I write in response to your article “Black market tobacco calls soar after blitz” published on 30th May 2015.
Since 2011 I have been conducting research in order to gain intelligence and understanding of the illicit trade in cigarettes across the United Kingdom and the experience in South Yorkshire is far from unique.
A KPMG report published last week shows that the UK has had nearly a 50 per cent rise in the consumption of counterfeit and contraband cigarettes in 2014, the second highest increase across the whole of the EU.
This has been driven by an increase in black market tobacco coming out of Belarus and Pakistan and it is a growing problem, the report warns. One in two illegal cigarettes in the UK now comes from those countries and Poland.
The illegal trade in cigarettes is not a victimless crime. Illicit whites, unregulated cigarettes made predominately for smuggling, are not brought back by visitors abroad but smuggled in by the container load by organised crime and terrorist groups. By purchasing illegal tobacco people are supporting organised crime. Every cigarette funds the availability of drugs on our streets, gun crime or terrorist attacks, making our communities and our streets less safe.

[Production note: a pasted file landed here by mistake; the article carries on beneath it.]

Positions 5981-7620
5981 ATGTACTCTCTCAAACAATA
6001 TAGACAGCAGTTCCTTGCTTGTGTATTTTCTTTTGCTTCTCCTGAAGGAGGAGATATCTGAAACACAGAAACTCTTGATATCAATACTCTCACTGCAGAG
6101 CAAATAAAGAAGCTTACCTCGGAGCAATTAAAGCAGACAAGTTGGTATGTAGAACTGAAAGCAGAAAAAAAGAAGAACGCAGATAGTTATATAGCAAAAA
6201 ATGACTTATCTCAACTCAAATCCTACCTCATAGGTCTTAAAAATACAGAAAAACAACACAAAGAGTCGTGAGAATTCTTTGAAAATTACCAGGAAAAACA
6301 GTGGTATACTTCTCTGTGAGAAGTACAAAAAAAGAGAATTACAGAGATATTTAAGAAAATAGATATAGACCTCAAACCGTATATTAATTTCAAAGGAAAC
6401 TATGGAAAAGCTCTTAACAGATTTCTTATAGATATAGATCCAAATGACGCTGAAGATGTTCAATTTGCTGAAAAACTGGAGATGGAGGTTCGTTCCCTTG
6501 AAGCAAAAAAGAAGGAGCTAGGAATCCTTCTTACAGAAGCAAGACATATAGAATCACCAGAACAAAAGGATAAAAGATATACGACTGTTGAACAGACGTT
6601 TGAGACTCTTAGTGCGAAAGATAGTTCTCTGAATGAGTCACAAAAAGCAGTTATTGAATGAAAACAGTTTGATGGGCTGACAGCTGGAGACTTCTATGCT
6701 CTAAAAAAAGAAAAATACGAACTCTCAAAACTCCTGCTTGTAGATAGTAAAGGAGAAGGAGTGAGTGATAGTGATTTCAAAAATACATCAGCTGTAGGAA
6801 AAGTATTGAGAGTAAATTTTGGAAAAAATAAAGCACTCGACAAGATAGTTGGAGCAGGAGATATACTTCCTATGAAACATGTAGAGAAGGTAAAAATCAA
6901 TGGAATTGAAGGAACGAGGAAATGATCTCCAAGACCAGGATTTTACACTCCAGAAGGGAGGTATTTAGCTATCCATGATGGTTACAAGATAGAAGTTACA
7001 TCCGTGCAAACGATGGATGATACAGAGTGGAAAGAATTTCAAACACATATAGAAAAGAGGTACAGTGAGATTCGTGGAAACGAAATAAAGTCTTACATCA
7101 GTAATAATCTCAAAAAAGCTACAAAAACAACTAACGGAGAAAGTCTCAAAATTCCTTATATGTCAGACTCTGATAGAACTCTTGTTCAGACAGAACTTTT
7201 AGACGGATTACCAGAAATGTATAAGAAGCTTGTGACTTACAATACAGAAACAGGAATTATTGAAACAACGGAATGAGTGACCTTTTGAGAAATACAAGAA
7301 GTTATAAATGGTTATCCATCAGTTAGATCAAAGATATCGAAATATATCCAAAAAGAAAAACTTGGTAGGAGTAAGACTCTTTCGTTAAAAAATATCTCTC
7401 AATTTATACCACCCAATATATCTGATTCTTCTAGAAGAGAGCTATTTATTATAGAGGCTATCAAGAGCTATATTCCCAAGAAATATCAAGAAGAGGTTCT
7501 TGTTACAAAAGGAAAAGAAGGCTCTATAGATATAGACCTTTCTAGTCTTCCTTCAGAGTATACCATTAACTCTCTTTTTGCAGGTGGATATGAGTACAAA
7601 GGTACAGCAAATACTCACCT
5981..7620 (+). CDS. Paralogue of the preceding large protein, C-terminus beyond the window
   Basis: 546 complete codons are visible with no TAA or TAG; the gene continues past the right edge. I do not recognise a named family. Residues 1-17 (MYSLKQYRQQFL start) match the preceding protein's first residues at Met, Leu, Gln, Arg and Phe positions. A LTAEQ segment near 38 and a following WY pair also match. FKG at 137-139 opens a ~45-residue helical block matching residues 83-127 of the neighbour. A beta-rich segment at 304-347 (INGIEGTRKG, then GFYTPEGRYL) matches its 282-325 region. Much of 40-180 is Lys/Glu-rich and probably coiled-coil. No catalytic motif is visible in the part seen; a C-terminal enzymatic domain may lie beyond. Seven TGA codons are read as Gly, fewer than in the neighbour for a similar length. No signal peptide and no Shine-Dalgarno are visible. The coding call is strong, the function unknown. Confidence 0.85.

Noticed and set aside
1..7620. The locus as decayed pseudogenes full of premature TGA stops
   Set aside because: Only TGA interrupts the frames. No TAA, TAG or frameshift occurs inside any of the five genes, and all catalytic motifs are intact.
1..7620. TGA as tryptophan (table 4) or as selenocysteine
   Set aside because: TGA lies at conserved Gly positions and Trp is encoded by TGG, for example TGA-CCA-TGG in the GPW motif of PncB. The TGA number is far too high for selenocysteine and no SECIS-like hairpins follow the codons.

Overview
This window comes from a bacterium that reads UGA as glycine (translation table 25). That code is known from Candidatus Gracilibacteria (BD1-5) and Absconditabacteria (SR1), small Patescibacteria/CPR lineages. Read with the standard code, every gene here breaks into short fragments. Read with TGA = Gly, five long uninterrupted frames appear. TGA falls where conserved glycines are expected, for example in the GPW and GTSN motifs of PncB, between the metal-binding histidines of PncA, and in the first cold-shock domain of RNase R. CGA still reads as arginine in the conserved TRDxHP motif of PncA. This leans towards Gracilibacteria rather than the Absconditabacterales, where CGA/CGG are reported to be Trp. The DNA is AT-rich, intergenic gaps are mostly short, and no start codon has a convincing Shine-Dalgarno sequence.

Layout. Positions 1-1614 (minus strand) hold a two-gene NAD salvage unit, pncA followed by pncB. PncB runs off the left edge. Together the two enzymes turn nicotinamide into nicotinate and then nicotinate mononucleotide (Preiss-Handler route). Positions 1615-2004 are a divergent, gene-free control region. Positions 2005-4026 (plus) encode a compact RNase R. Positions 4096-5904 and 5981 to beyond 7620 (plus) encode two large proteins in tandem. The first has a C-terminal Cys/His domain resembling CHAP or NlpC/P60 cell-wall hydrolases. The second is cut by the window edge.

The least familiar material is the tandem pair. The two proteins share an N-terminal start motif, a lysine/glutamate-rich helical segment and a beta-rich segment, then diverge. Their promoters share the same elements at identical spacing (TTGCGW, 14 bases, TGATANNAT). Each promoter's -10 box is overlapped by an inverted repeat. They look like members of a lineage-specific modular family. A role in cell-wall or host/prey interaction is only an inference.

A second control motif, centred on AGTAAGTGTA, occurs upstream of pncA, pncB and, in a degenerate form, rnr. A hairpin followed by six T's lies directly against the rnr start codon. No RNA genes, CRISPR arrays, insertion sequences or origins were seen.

The widespread availability of illicit tobacco has a devastating impact on our local communities. It not only undermines legitimate retailers but leads to a knock-on effect in local crime generally.